GIGABYTE P650B 650W Power Supply Review


The GIGABYTE P650B packaging is identical in design to that which we saw with the P750GM. The basic layout has a black and gold color scheme with a picture of the included unit on the front. The front of the package also has some advertising points like “Silent Fan”, “Japan Capacitors”, “Single +12v”, and the 80 Plus Bronze seal. When we check the 80 Plus website we find that this unit is listed and, as such, we will see how it does in this regard later.

The rear of the packaging has some more advertising bullet points that expand somewhat on what we found on the front. In addition to this, we find the power label (reproduced below) and the connector count (reproduced below). For some reason, much of these two tables are also reproduced on the side again. It is almost like GIGABYTE thought every side of the packaging needed to have information on it and they ran out of information to put on it. We see this again when we look at the bottom of the packaging and we find an efficiency graph and a fan noise graph.

Now, in all of this text, we never find the warranty, and it isn’t in the manual either. We finally find it on the website listed as “3 years warranty (adjusted according to different regions)”. So, good luck to you all on which region you find yourself in (adjusted accordingly of course)!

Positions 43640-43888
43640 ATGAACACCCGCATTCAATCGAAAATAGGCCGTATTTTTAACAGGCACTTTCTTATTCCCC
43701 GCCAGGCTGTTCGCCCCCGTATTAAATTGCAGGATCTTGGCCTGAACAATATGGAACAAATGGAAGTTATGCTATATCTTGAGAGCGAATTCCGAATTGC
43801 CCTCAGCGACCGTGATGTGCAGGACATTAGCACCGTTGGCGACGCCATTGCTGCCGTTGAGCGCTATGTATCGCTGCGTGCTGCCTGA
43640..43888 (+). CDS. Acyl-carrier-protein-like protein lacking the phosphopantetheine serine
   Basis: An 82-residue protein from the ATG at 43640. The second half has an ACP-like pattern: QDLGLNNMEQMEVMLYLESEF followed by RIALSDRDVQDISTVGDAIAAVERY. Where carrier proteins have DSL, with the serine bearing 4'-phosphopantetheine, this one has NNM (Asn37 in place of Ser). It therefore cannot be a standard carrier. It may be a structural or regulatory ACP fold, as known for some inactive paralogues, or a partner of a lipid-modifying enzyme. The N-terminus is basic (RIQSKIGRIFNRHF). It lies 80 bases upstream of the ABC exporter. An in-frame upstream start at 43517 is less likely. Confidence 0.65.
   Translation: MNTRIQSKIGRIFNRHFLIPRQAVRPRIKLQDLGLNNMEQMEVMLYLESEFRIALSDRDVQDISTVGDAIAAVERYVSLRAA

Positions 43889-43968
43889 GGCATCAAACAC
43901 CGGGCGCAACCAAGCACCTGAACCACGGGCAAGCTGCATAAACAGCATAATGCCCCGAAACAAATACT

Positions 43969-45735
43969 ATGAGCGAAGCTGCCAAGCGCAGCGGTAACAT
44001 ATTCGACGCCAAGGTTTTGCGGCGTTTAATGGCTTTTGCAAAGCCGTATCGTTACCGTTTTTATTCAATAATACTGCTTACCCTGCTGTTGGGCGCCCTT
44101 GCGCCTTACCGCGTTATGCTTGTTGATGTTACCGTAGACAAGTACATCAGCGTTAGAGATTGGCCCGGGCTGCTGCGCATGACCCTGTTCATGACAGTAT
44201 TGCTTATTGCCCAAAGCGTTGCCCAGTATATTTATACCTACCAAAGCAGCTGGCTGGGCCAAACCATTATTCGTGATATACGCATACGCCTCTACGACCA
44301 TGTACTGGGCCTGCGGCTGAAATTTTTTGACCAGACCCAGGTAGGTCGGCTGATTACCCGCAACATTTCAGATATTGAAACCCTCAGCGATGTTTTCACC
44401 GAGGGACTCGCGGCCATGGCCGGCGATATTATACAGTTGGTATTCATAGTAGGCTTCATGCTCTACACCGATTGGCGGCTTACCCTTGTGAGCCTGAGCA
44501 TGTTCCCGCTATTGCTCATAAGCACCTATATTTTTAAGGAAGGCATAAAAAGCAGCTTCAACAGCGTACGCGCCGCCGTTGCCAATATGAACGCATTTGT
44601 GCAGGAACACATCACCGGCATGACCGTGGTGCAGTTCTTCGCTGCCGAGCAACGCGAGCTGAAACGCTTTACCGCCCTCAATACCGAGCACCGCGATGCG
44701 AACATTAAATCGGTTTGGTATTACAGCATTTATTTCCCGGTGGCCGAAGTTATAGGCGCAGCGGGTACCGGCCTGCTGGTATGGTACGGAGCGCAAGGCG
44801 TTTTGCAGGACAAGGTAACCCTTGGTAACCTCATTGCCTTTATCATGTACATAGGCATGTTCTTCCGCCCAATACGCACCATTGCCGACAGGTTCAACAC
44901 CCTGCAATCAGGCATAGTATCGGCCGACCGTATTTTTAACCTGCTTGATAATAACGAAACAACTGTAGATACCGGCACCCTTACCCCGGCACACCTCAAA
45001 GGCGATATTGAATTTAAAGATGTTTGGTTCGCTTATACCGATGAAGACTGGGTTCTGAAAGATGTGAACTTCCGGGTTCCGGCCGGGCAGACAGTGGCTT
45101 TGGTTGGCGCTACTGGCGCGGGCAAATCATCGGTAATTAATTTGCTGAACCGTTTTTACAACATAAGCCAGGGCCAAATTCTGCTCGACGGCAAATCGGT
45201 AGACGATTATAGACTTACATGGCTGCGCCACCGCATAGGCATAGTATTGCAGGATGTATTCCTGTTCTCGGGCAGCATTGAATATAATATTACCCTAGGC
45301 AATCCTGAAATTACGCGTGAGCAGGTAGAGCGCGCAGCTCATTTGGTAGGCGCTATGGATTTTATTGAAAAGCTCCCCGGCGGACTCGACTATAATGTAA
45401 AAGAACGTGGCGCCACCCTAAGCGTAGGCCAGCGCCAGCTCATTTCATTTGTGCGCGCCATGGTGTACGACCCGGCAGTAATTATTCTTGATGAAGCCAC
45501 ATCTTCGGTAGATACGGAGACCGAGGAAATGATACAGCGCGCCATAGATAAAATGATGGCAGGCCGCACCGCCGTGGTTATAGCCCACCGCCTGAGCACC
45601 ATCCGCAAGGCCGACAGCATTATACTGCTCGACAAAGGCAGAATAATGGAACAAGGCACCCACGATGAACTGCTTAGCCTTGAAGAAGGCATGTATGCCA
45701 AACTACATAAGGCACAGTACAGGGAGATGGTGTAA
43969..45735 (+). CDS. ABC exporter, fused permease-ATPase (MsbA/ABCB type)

GIGABYTE P650B 650W Power Supply Connector Type
GIGABYTE P650B 650W Power Supply Voltage and Wattage Specs

The GIGABYTE P650B is advertised as being a single 12v rail power supply with a capacity up to 54A (or ~99% of the unit’s capacity) if necessary. The 5v and 3.3v rails have a capacity of 15A and 18A respectively with the combined capacity of those two rails being 108W. Combined with these outputs, we find that this unit has 4 PCIe connectors, 6 SATA connectors, and 3 Molex connectors.

Once we open the GIGABYTE P650B packaging we find the power supply, mounting screws, the power cord, and the “user manual”. The user manual is the tiniest piece of paper folded like an accordion and contains zero useful information. Once more, it is a total waste of space from GIGABYTE on this front. Let’s move on to the unit itself now.

Paul Johnson
Paul is a long time PC hobbyist and tech enthusiast having gotten his start when he broke his first C64 quickly followed by breaking his first IBM XT. Most notably however, for 12 years, he served as the Power Supply Editor for one of the truly early, groundbreaking, and INDPENDENT PC enthusiast sites ([H]ardOCP) until its mothballing in April of 2019. Paul now brings the same flair and style of his power supply reviews to

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